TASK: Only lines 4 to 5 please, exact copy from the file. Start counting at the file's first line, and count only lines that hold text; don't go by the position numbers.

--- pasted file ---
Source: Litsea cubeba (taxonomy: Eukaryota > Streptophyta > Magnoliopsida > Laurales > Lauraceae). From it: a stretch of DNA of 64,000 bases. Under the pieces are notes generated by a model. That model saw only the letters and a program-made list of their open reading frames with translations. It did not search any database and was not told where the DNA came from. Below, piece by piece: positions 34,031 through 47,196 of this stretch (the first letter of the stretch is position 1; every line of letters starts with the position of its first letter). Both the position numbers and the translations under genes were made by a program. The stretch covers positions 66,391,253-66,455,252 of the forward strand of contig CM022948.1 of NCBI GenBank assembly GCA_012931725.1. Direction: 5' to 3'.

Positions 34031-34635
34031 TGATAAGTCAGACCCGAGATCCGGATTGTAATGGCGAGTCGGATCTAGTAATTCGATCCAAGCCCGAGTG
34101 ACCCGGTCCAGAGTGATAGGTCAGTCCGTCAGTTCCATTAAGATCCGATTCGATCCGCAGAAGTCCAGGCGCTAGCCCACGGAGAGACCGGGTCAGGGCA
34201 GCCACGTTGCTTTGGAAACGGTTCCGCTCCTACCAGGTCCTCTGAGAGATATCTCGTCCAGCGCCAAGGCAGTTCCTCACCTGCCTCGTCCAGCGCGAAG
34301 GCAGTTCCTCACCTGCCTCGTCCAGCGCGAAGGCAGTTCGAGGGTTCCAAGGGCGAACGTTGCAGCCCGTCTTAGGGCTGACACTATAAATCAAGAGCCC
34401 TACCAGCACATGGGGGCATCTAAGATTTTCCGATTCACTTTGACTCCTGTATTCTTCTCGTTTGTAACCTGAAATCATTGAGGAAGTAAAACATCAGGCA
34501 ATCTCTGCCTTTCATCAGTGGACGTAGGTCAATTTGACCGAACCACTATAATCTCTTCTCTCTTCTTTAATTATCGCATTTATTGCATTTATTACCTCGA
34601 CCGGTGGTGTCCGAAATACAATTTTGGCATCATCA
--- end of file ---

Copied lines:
34101 ACCCGGTCCAGAGTGATAGGTCAGTCCGTCAGTTCCATTAAGATCCGATTCGATCCGCAGAAGTCCAGGCGCTAGCCCACGGAGAGACCGGGTCAGGGCA
34201 GCCACGTTGCTTTGGAAACGGTTCCGCTCCTACCAGGTCCTCTGAGAGATATCTCGTCCAGCGCCAAGGCAGTTCCTCACCTGCCTCGTCCAGCGCGAAG